Work Experience: Naomi's Final Blog | National Dance Company Wales
The birds and Laurel and Hardy

Work Experience: Naomi's Final Blog

Today’s schedule was a little different to the past four days. As it was Lea Anderson’s last day working with the dancers at the Dance House, NDCWales had a sharing where the dancers presented a collection of pieces they had previously worked on during the course of the week. Lea also took part in this sharing by introducing each piece and explaining the concepts behind them.

Firstly, the dancers showed the piece of work which they developed on the first day of Laboratori. The inspiration behind this piece was from The Birds which is a film by Alfred Hitchcock from 1963. Lea cut the film and gave each dancer a short clip to copy. She made the brief very specific by telling the dancers they could only be humans or birds and they had to copy exactly what they saw with incredibly accurate detail, whether this be the placement of a thumb or the zooming in of the frame. This posed the dancers with some challenges because in one clip, there were no humans or birds, just a hole in the attic roof. Therefore, the dancers had to use their imagination to suggest the presence of a hole in the roof to the audience without acting it out. It was brilliant to be able to watch how the dancers attended to this task with such enthusiasm, making sure their work corresponded exactly to the brief. The end result was extremely effective because as an audience member, I could see the incredible attention to detail implemented in the piece.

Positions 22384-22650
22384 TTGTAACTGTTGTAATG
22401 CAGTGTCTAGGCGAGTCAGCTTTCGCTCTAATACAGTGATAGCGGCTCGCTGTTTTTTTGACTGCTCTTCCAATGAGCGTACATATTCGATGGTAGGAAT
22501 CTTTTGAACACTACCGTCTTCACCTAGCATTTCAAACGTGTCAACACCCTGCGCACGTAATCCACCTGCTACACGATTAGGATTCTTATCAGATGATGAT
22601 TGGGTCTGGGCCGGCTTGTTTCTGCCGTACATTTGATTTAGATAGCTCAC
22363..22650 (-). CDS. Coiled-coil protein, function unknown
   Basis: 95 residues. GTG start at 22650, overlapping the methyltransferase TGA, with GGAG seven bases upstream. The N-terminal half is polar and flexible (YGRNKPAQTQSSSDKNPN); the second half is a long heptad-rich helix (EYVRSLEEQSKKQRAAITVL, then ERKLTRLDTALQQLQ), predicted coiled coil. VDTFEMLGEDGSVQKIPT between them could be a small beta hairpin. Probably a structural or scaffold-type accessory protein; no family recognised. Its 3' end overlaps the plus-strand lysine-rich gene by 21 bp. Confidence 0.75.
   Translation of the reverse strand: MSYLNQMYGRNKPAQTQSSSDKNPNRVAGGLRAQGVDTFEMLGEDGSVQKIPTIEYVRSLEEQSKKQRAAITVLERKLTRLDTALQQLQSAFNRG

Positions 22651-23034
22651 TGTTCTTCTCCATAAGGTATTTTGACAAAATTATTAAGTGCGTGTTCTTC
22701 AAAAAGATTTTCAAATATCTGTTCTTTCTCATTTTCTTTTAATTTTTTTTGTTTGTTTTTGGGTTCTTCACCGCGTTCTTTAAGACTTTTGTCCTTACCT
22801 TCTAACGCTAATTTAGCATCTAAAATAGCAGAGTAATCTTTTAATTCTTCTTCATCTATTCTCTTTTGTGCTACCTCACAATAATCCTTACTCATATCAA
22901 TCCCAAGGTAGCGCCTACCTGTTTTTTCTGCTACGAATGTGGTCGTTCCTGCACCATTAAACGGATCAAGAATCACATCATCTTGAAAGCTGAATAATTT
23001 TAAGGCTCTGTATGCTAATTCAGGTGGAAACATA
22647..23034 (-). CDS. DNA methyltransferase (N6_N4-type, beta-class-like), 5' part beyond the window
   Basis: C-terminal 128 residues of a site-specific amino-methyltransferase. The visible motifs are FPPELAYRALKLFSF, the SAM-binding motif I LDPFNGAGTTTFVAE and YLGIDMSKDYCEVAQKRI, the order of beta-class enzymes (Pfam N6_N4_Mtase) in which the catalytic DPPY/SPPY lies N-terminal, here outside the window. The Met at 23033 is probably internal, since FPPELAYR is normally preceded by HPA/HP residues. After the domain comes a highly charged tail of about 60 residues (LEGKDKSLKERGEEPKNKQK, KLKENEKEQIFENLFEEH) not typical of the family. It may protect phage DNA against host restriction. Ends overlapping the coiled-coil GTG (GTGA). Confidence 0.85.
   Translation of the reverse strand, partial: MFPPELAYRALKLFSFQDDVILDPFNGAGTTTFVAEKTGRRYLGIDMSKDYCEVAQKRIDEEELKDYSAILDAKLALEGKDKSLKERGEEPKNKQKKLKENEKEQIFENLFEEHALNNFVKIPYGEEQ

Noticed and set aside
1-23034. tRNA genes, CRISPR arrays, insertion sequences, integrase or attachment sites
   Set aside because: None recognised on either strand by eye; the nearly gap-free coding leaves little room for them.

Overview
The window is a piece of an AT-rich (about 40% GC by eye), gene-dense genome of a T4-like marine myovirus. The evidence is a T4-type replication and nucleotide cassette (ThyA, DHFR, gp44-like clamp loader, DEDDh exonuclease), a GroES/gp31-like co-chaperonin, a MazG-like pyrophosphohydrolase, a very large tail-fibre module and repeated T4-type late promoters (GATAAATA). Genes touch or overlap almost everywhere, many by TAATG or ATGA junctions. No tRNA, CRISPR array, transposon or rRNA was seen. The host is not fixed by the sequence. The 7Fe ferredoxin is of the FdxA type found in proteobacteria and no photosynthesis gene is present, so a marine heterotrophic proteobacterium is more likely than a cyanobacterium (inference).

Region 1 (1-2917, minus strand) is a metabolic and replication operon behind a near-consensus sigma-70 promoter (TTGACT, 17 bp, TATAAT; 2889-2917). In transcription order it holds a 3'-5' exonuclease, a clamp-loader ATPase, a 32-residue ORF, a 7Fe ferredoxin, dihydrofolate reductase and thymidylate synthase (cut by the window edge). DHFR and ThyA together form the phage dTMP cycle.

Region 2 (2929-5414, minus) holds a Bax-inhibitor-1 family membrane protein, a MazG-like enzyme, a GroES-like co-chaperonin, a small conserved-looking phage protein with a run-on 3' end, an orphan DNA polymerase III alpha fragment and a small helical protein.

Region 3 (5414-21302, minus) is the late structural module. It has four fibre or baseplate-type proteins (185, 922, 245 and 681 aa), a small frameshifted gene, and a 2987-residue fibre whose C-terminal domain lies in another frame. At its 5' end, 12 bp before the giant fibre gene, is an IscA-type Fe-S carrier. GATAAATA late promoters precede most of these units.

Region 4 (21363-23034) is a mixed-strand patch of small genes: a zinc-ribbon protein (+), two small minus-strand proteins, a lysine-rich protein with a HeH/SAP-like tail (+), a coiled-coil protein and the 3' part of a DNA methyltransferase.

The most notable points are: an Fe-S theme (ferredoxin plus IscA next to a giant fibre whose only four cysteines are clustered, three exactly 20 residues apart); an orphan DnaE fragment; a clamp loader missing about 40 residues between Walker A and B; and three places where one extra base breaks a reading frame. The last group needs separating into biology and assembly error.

Some of the dancers then went on to perform their dances which they created on Wednesday. The piece was inspired by a dance performed by the comedy duo, Laurel and Hardy from the film Way Out West in 1937. Lea asked the dancers again to copy the movements exactly with much attention to detail. Once they had perfected the comical dance, Lea gave the dancers some images of Hannah Hoch’s artwork from the same time period as Laurel and Hardy which they had to use and integrate into their Laurel and Hardy duets. I thought it would be challenging to merge the bold concepts encompassed in Hannah’s artwork with the comical dance but the end result was extremely compelling because I could see how each image had been layered on top of Laurel and Hardy’s dance, producing fabulous effect.

The final piece shown in the sharing was inspired by the artwork of a person who cut out pictures of children from packaging and stuck them to a landscape background. Lea gave the dancers the task of adopting the positions of a child each and asking them to stand in the same formation seen in the image. Once the dancers were in their positions, some were given the opportunity to replace another ‘child’s’ position. Adding moving elements to the piece, I felt really brought the image to life. Once some of the dancers had replaced other ‘children’, Lea then gave them the chance to add movement to their previously static positions. It felt like the personality of each child really shone through, inviting the audience to connect to each character. Overall, this was highly effective to see the image come life and I believed the dancers took on the roles of the children in the image superbly.

The sharing was a great way to end my week at NDCWales as it gave me the opportunity to reflect upon what I had observed throughout the course of my time here. I’ve had an amazing time at the Dance House watching the dance classes, observing the way in which Lea inspires the dancers and learning how pieces develop. I can’t wait to join NDCWales again at the start of September as a member of their Associate programme to continue my training which will help me to hopefully become a contemporary dancer just like those at NDCWales. I can’t thank them enough for providing me with such an amazing opportunity, spending a week with a fantastic company.

 

Read Naomi's previous blogs here